Travelling Back Through Historical Glasgow Summers
Sometimes in life you find yourself standing in a spot and wondering who else has stood there throughout the ages. This morning for me it was overheating on a train from Partick and watching the Clyde sparkle in the sun, for once. All this lovely nostalgia posed the question: what would we be doing on a sunny Glasgow day 100 years ago? 500 years ago? 1000 years ago? We did our best to find out…
The Glasgow Fair first began in the mid 12 century as an 8 day event, and people would come from far and wide to trade, barter and meet people. Basically the first festival – and don’t kid yourself that it was any more civilised than what you expect at TITP nowadays. In Ben Jonson’s text Bartholomew Fair, about a Medieval English fair in the 1600’s, a majority of the characters are drunk, a raunchy puppet show causes problems and disguised lawkeepers can do little to calm the mayhem. One character says:
‘If you have that fearful Quality to remember when you are sober what you promise drunk, I shall take heed of you’
In other words, medieval people were very familiar with the concept of drunk-texting a crush and proclaiming your undying love, then claiming your phone was stolen when the embarrassment comes the next morning, they just didn’t have quite the same technology to execute it.
Most likely an exciting, but filthy and often violent place to live. In 1646 the plague struck, and in 1685 the Provost report included a bid to encourage Glaswegians to stop leaving ‘middings and fulzie’, which is a polite term for poo, out in the streets. That must have been delightful when the sun came out. However, a sunny day by the Clyde might also have been spent watching the cargo ships heading on great adventures. The first quay was built at Broomielaw in 1601 and throughout the next several hundred years, ships would head out to trade in Glasgow’s wares, including coal, meal, oats, butter, herring, salt and paper.
Glasgow’s wealth continues to grow with the tobacco trade and the production of coal, as well as a well-known excellence in textiles. Fabrics made in Paisley would find their way down to the most fashionable of London wardrobes and Daniel Defoe described Glasgow as ‘the cleanest and most beautiful, and best city in Britain, London excepted’. A sunny afternoon might have been spent indoors at a trendy coffee house. However, there was also a lot of civil unrest due to taxes and working conditions in the newly industrialised city. Perhaps you would be involved in demonstrations, or perhaps you’d prefer to sit back with a Tennents (founded 1740) and watch the chaos unfold. More info about this period can be found here.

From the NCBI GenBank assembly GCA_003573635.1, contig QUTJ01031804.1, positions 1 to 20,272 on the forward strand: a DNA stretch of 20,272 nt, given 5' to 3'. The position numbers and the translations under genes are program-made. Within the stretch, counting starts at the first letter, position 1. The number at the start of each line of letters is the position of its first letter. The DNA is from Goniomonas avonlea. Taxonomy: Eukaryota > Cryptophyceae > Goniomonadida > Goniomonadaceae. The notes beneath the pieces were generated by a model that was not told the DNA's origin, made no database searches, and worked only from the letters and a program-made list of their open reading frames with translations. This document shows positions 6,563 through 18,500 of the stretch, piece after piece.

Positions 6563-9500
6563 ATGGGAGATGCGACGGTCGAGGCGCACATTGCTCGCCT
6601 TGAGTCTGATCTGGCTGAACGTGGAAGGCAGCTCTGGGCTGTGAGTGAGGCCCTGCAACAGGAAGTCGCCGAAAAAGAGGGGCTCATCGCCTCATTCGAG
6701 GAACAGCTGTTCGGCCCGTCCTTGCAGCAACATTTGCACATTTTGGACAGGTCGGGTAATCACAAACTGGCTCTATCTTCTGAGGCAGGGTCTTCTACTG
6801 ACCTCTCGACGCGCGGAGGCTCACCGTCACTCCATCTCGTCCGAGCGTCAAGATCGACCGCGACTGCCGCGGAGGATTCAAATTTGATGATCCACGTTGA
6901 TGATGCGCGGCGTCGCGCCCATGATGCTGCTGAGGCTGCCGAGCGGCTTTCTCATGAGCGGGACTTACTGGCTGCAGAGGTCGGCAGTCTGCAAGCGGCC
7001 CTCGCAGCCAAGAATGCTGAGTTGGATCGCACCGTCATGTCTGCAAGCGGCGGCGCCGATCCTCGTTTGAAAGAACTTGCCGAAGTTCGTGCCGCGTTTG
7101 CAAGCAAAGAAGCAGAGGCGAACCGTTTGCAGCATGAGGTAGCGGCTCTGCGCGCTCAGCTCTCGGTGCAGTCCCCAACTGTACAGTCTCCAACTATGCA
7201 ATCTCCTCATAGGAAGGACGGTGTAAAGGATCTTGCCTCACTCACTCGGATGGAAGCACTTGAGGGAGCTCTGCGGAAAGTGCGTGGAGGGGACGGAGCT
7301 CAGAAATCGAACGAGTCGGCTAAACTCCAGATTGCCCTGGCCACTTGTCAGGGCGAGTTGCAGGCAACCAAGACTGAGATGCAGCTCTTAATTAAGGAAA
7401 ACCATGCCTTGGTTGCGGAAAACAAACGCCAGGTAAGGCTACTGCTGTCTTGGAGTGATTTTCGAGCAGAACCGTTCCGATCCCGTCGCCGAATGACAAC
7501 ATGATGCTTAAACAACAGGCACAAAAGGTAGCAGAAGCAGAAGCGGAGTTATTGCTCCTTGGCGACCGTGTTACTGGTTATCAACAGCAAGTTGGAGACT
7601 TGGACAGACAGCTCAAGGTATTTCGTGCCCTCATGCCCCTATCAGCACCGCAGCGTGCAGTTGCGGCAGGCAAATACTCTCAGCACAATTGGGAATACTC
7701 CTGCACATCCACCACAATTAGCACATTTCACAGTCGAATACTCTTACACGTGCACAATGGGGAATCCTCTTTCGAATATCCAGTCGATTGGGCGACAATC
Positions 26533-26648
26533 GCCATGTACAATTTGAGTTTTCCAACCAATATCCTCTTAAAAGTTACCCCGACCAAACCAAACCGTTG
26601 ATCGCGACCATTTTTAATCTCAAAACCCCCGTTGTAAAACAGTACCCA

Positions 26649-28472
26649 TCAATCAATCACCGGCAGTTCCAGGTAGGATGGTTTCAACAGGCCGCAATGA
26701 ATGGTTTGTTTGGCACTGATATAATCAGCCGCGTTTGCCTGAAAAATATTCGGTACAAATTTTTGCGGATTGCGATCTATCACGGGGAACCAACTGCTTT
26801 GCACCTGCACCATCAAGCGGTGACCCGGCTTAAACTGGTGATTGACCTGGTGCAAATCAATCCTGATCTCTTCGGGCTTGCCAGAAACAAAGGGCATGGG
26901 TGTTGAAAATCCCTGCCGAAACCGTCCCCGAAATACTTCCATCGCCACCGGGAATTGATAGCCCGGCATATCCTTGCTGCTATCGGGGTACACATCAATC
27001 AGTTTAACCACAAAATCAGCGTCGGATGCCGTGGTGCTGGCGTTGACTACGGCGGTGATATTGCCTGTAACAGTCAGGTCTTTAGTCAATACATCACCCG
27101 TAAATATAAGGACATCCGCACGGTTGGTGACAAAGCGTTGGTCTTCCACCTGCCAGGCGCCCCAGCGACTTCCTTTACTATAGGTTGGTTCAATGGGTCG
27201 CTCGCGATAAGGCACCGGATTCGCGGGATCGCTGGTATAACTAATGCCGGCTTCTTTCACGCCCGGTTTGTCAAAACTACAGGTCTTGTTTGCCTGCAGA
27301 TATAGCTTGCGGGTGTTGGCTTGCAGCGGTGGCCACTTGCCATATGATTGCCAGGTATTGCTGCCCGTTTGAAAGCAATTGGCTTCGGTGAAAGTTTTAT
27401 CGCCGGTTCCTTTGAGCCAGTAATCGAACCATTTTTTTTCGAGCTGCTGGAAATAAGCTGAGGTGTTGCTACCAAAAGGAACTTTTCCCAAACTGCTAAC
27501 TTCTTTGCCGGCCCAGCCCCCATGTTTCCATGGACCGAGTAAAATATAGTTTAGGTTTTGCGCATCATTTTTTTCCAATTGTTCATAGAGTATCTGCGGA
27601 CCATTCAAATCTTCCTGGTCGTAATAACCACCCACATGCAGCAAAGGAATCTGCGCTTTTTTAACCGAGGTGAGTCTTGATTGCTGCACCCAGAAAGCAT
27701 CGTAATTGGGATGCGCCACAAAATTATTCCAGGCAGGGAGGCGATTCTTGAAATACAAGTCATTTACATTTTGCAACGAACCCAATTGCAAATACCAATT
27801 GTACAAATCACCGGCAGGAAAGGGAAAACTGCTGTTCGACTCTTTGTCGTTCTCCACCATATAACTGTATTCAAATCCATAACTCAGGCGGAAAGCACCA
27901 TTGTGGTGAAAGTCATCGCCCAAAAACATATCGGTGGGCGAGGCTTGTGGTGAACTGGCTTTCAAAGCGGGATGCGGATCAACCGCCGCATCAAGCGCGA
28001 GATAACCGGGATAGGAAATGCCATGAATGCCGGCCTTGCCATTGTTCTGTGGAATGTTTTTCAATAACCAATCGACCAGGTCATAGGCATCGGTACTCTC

A broadsheet of ‘Glasgow Broadside Ballads’ (currently held in the University of Glasgow Special Collections) makes reference to the excitement of seeing a zebra at the fair, ‘from the Isle of Bengal in the East’. Unfortunately upon closer inspection it is revealed to be ‘nought but an ass painted’, so things aren’t quite what they seem in the Glasgow summers of the 1800’s. The beginning of the century saw the start of the first ever ‘preventative’ police force – so you’d need to be on your best behaviour if you were out and about spending some time in one of the new parks. The Botanics in the West End were laid out in 1817, Kelvingrove Park in 1852, Queen’s Park in 1862 and Alexandra Park followed in 1870. The Necropolis was designed, having been inspired by Père Lachaise in Paris. Glasgow was in desperate need of burial space – health was very poor and cholera swept the city – there weren’t enough places to safely bury the disease and it continued to spread in cramped conditions. The parks would be a welcome addition, especially in the summer!
Conditions were improving, and 1938 was a particularly eventful summer due to the Empire Exhibition in Bellahouston Park. Improbably sized pavilions were built and thousands came to Glasgow to enjoy the spectacle, but it was all only temporary and taken down after a few months. During the first world war, Glasgow was a huge producer of munitions, and many women found themselves at the centre of the production efforts as so many men were away. During the second world war, the bombing of Glasgow, which mainly affected Clydebank, would have been a terrifying reason to avoid the outdoors, even when the sun was out. During the 80’s, that staple of a sunny day – the ice-cream – became too dangerous to be worth seeking out. The so called ‘ice-cream’ wars in Glasgow’s East End were characterised by violence, death, and drugs, with investigations and prosecutions continuing for years after the dust had settled.
Of course, we are sure that many readers have very fond memories of Glasgow summers in the 20th century – and we’d love to hear about them! And don’t forget to make the most of the 21st century summers… who knows who might be writing about them in 1000 years.
For more information – check out these sites: